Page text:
The spread of COVID-19 accelerated over the summer, and death tolls now stands at more than 200,000 over eight months – a figure equal to the lives lost in almost 70 9/11 terror attacks.
"A lot of people think that goes away in April, with the heat," Trump said in February. When that didn't happen, Trump told Fox News this summer: "It's going to disappear, and I'll be right."
By a nearly 2 to 1 margin, Americans distrust what the president says about the pandemic, and the latest polling by Langer Research Associates found that 62% are very or somewhat worried that political interference will prompt the government to push out a vaccine without ensuring it's safe and effective.
That distrust likely has only worsened in recent weeks following reports that political appointees pressured the Centers for Disease Control and Prevention to alter scientific reports and encourage fewer tests. Trump then publicly rebuked CDC Director Robert Redfield for testifying that most Americans won't get a vaccine until the middle of 2021, and a top communications official resigned after posting an online Facebook rant accusing the CDC of trying to undermine the president.
Now, health experts say, is the time for the Trump administration to play it straight if it wants public cooperation to end the pandemic.
"We have to provide realistic expectations if we are to build public trust," said John Brownstein, chief innovation officer at Boston Children's Hospital and professor at Harvard Medical School and and ABC News contributor.
The bureaucracy 'just broke apart'
In many ways, the federal government operated during the crisis much as it typically does -- as a massive, sprawling bureaucracy, lumbering on autopilot.
The CDC deployed staff to trace outbreaks aboard cruise ships and later at nursing homes and meatpacking plants; staff from the U.S. Food and Drug Administration scurried to authorize new tests for the virus; and various offices at Health and Human Services effectively shored up the nation's stockpile of ventilators and respirators desperately needed by medical staff.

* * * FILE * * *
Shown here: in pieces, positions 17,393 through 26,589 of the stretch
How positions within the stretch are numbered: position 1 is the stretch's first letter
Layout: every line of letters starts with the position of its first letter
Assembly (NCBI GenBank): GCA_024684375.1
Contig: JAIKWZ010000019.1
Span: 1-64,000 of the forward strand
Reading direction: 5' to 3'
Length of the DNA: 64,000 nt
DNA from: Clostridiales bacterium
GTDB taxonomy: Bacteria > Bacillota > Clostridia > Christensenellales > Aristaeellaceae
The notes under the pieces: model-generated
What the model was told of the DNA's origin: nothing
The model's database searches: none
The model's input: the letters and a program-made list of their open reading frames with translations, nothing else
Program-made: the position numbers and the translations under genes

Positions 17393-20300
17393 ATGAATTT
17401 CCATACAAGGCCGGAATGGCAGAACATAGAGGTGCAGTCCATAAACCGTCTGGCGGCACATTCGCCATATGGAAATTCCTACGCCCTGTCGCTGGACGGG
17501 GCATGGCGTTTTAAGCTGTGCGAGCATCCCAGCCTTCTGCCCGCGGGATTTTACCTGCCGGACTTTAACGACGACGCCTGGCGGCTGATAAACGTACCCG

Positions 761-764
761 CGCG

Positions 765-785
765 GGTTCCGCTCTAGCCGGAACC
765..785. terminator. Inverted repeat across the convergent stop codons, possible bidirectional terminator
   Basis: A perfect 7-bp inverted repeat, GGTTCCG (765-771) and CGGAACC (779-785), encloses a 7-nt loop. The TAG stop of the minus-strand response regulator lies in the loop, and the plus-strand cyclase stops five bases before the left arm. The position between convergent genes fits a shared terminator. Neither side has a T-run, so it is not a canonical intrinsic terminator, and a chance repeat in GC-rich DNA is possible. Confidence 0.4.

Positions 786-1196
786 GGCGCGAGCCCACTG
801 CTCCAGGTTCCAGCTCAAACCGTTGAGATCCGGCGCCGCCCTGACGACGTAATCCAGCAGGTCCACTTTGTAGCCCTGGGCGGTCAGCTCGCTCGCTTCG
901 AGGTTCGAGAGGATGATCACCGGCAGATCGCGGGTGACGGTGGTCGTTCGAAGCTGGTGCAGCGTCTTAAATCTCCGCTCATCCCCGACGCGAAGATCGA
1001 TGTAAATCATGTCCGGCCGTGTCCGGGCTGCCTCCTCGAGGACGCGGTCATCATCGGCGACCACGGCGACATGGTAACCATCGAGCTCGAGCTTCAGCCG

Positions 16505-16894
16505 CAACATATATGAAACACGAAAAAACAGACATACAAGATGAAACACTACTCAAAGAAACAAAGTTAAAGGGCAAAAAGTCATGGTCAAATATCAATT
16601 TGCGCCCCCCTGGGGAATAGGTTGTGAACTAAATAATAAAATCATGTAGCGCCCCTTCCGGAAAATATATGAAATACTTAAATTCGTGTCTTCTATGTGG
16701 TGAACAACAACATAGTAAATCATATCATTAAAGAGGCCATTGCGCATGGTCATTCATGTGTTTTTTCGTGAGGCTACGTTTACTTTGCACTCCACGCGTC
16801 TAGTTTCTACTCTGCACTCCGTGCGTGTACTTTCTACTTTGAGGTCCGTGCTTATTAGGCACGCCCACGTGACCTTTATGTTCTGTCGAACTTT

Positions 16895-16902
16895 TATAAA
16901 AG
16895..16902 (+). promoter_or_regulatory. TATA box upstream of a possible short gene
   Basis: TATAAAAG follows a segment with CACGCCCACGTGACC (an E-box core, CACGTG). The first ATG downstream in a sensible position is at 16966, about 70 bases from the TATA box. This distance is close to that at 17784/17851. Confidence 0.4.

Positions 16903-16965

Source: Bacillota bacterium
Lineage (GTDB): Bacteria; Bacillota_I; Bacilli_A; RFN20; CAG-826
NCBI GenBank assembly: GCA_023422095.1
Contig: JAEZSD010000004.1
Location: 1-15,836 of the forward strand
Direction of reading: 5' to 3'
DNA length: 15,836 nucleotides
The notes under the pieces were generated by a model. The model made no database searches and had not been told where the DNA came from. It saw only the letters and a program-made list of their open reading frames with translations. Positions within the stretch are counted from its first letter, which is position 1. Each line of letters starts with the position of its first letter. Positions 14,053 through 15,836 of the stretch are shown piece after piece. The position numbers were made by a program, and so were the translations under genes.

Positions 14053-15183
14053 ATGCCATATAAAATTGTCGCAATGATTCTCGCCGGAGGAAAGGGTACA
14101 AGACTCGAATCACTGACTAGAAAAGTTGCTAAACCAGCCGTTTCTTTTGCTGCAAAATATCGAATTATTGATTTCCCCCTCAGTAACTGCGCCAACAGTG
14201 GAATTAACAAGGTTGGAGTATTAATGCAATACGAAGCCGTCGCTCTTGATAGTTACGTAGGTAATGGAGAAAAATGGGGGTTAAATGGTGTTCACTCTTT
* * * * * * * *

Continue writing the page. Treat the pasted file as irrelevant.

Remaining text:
But the health crisis quickly outpaced those efforts. More than 100,000 died in the first four months. And then again over the second four months.
In an interview this summer with ABC News, Redfield acknowledged that while the Trump administration cut off travel from China early on in the pandemic -- likely saving lives -- it was a mistake by the government to ignore the threat of spread from European travelers.
"By the time we ... shut down travel to Europe, there was probably already two or three weeks of 60,000 people coming back every day from Europe," he said.
There were other federal missteps. The CDC had bungled the first batches of testing kits. And federal scientific advisers initially urged Americans to not buy masks because of shortages facing hospital workers -- guidance quickly reversed after research showed how easily the virus could be transmitted.
Both the speed of viral transmission and the bureaucratic morass seemed to confound White House staff.